By: Vernesha Hazel
Less than two weeks ago on the morning of July 24, singer Demi Lovato was rushed to a Los Angeles hospital after an apparent drug overdose. Fan or not of the former Disney star, her battle with sobriety and mental health are something that she’s been very open and honest with even releasing a YouTube Original documentary, ‘Simply Complicated’ where she discusses her struggles. Demi told Access Hollywood in 2013 that at her worst, she couldn’t go 30 minutes to one hour without cocaine and she would even smuggle it onto airplanes, “I would smuggle it basically and just wait until everyone in first class would go to sleep and I would do it right there. I’d sneak to the bathroom and I’d do it… I had a sober companion, somebody who was watching me 24/7 and living with me [and] I was able to hide it from them as well”. She’s been very open about the incident that she considers her rock bottom that happened when she was only 19 years old.
Demi was sober for six years before she announced to her friends and family that she had relapsed through her art; She released the song “Sober” in June of 2018, less than two months before the overdose that landed her in the hospital.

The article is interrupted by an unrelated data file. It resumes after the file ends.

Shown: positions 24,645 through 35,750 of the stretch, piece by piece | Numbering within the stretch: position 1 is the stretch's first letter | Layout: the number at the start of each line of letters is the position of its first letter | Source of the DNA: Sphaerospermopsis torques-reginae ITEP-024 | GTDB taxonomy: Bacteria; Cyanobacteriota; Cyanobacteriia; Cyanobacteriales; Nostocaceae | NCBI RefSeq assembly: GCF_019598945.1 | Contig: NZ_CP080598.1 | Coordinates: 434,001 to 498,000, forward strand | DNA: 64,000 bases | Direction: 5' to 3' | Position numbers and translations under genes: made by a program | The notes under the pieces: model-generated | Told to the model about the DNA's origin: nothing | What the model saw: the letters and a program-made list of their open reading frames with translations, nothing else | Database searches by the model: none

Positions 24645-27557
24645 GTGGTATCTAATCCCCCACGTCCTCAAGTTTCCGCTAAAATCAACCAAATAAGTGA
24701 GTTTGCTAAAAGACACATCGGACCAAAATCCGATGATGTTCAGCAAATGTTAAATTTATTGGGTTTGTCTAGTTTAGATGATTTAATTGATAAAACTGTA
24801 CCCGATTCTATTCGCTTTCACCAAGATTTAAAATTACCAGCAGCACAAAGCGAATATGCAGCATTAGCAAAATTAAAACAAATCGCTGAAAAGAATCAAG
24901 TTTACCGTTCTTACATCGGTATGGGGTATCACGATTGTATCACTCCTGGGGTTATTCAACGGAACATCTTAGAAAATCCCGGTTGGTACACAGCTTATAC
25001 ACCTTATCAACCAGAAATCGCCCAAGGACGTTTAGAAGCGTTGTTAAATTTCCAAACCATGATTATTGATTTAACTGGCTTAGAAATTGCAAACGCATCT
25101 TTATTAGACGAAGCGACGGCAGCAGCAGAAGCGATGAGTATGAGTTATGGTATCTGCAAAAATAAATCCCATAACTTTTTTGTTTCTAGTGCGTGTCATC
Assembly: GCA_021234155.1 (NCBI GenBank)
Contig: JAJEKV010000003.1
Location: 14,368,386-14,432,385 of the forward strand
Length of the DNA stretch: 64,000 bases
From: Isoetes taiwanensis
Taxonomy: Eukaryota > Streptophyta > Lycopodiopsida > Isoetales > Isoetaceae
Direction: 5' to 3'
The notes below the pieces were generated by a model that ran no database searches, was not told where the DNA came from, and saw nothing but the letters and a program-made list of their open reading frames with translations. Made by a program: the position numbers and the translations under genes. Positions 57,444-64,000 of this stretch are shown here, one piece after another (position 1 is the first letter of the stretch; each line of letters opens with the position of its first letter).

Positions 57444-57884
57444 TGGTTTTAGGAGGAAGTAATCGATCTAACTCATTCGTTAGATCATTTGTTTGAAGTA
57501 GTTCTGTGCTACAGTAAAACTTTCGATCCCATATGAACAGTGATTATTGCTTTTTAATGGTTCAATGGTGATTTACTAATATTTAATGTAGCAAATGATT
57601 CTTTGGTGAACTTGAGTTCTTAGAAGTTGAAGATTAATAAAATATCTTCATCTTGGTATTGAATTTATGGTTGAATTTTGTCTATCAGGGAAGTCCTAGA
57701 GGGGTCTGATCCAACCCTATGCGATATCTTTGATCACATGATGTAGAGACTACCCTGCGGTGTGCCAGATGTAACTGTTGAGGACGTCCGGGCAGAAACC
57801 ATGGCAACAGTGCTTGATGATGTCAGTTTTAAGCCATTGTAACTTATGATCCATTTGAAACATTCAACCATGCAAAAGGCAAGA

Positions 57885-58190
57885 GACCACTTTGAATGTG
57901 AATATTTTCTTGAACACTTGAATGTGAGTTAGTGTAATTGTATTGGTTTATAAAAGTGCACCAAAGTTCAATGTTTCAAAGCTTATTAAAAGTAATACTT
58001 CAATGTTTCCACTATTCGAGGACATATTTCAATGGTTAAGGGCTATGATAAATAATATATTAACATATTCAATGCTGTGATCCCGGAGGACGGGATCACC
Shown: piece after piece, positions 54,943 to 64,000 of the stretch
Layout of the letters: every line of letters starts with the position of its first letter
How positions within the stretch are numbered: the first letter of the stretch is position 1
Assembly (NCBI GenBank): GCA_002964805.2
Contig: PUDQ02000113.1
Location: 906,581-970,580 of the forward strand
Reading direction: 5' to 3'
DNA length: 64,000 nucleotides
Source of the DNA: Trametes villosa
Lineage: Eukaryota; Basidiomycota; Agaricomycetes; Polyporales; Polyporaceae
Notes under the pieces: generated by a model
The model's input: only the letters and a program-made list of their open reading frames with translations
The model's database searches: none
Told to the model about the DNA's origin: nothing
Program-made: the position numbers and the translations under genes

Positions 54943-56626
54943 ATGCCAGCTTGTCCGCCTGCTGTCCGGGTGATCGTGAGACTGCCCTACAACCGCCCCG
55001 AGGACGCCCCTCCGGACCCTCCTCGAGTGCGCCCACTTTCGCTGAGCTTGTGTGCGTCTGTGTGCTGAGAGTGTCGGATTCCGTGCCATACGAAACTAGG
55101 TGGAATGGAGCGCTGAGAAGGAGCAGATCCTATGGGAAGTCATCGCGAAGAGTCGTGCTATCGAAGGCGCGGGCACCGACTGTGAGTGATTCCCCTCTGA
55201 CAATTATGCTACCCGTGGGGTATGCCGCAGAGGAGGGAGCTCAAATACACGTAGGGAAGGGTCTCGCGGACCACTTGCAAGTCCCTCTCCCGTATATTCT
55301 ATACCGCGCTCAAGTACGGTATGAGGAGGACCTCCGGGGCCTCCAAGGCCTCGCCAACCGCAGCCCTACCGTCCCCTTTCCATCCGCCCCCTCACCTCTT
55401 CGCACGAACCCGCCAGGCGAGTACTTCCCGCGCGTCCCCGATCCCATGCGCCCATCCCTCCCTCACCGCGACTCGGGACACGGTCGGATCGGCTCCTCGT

“We’ve been down this road before/ I’m so sorry, I’m not sober anymore”
While there has been an outpour of support from celebrities, friends, fans, and well-wishers, some believe that there is somewhat of a double standard regarding how the public reacts to both celebrity drug abuse and “support” for people struggling with addiction in general, even comparing her overdose to celebrities with similar incidents.
“No disrespect to Demi Lovato, I pray she gets better, however, why is the narrative created that she is a VICTIM who needs overwhelming love&support, but Lamar Odom was perceived as a CRACKHEAD who spiralled out of control during his similar crisis? We have to do better ppl…
“demi lavato is only getting sympathy bc she is a gorgeous, white, pop star. lamar odom was shamed. katt williams was shamed. charlie sheen was shamed. dave chapelle didn’t even do drugs and was called a crackhead. foh asking me to “put yourself in demi’s shoes”
Those who agree credit a number of things including racism and white privilege to the reason public reaction to Demi’s overdose may have seemed different from that of other stars or even regular people.
Regardless, we wish Demi well, a thorough recovery and many more years of success. The entertainment industry, more specifically the music industry, has a drug problem. Until that issue is addressed with the same level of intensity as it is in the streets and with those who suffer from illegal substance abuse who are not wealthy, we will continue to watch stars lose their light and, as history suggests, lose their life.